Fantasy Files: QB Class of 2013

After I finish my 40 minutes or so on the elliptical (sorry, no Jesus/50 Shades gal, much to Matt Rittle’s chagrin), I have a clarity of mind that could be dangerous. Let’s see what I said today into my little iPhone recorder.

I was listening to the Rich Eisen podcast, which I don’t always do because it does what most podcasts do that are kind of long in that they have a little internal conversation to begin and either you really love that stuff or you hate it. I’m on the “hate it” side. Rich had Matt Taibbi on and I’m one of the few football freaks who also reads Matt’s Rolling Stone rants. Unlike me, he rants with facts.

In any case, they were talking about Eisen’s absolute glee when the New York Jets selected Geno Smith in the draft. He did it for the same reason why I hate-watched The Following. Sometimes a train wreck is so entertaining. I went on a mental tangent and thought about rookie quarterbacks and their usage.

Think about what the San Francisco 49ers did with Colin Kaepernick last year. It’s similar to what the University of Missouri did when Brad Smith was a senior and Chase Daniel was a freshman (they did it again when Daniel was a senior and Blaine Gabbert was the heir apparent). The team gave Daniel a series in the second quarter, when the game was in doubt and not in a fourth-quarter blowout situation, and it helped Daniel become a record-setter and Heisman finalist. When the 49ers put Kaepernick in against the Jets, running a bit of read-option, nobody expected him to be the guy taking the most critical snap of the NFL season in the Super Bowl a few months later.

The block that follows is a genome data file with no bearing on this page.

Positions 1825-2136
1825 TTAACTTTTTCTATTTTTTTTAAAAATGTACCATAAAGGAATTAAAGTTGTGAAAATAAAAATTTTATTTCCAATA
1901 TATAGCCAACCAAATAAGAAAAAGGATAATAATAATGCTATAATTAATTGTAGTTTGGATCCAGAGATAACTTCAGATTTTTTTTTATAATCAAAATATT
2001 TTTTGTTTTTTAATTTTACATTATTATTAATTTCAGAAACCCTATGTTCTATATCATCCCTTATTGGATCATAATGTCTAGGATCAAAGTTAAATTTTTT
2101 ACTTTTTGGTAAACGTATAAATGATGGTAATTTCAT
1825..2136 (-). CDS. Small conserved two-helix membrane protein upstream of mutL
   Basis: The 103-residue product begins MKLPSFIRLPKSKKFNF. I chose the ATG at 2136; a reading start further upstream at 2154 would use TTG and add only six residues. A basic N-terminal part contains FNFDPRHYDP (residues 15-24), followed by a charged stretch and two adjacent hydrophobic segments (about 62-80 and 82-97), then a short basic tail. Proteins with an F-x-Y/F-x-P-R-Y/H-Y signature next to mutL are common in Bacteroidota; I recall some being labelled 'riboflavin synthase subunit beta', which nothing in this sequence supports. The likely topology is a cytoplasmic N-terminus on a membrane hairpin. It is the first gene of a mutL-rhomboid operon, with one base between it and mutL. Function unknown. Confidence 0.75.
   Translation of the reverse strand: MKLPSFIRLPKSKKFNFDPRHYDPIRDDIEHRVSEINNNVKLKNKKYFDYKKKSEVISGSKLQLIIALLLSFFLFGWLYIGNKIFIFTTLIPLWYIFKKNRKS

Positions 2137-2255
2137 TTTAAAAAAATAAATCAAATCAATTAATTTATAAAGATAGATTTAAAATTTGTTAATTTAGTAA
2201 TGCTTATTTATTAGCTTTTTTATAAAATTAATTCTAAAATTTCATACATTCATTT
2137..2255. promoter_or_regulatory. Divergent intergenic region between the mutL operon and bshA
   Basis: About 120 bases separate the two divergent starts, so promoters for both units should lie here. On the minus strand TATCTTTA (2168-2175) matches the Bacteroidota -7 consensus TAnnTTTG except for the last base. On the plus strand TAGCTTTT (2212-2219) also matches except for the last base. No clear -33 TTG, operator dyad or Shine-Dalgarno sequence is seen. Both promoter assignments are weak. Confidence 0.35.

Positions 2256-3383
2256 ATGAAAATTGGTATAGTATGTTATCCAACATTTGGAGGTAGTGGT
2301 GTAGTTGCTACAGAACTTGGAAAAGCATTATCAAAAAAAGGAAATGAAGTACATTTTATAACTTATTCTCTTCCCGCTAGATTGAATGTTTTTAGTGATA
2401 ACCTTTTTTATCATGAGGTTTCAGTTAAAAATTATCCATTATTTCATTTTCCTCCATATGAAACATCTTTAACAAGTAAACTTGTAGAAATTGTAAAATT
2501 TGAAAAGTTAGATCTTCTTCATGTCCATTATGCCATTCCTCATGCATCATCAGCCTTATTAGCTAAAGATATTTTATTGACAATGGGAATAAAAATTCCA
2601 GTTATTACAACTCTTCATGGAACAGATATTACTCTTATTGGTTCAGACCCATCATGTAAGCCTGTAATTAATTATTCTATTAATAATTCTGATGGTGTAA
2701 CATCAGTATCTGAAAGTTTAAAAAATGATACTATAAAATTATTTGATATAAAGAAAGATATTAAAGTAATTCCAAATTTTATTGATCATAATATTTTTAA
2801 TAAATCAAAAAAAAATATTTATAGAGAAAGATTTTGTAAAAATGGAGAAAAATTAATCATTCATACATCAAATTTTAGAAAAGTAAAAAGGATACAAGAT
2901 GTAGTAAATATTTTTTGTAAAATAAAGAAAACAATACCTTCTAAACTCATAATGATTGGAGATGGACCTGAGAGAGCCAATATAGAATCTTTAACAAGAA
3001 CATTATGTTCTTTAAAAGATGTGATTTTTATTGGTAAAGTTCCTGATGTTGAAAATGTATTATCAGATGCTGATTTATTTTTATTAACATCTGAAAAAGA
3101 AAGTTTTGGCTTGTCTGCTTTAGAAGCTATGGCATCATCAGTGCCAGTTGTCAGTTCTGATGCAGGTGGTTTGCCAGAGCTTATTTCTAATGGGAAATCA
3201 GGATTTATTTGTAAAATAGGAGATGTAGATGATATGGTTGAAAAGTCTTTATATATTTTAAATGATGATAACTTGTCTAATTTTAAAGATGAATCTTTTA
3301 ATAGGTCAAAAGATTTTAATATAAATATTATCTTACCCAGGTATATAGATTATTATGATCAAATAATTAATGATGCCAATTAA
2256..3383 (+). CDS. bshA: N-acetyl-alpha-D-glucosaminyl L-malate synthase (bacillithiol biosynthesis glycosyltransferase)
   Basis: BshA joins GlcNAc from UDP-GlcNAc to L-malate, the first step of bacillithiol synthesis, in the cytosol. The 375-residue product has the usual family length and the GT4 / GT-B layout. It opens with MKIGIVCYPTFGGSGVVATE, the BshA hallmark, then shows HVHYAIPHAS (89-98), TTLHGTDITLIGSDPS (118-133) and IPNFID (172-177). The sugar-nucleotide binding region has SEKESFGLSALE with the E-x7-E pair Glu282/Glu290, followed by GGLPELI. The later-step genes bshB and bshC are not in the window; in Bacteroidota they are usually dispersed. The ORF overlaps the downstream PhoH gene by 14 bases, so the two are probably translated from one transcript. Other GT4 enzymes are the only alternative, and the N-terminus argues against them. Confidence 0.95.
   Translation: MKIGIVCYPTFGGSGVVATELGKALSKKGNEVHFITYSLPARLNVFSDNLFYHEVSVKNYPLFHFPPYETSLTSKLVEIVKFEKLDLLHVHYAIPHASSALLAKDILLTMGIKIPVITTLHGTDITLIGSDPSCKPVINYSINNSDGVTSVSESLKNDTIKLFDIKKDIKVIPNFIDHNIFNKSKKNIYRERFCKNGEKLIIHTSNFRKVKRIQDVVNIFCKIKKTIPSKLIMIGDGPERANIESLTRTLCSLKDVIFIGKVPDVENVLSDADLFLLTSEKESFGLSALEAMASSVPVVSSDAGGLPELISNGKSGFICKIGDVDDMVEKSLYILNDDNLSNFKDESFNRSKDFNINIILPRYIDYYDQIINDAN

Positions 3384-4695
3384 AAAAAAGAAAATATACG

How does one best “break” a young NFL quarterback? Russell Wilson, Andrew Luck, and RGIII all started from Day One, and all but Wilson were anointed starters from the first minicamp. All three led their teams to the playoffs. That’s a serious outlier. Usually a QB either stays exclusively on the sidelines or gets thrown out there. Think about Carson Palmer and Daunte Culpepper, two guys who didn’t play a snap in their “rookie” year and earned the starting gig the following season. Two years ago, the Titans signed Matt Hasselbeck to be the starter, but Jake Locker got a lot of playing time, and in non-blowout situations, which helped his development before last year’s shoulder injury.

This year’s rookie class seems more throwback. The success of last year’s crop (and Kaepernick feels like a fourth rookie) means that Geno Smith and E.J. Manuel may get those gigs before they are ready. Will it destroy them a la David Carr? We’re about to find out.

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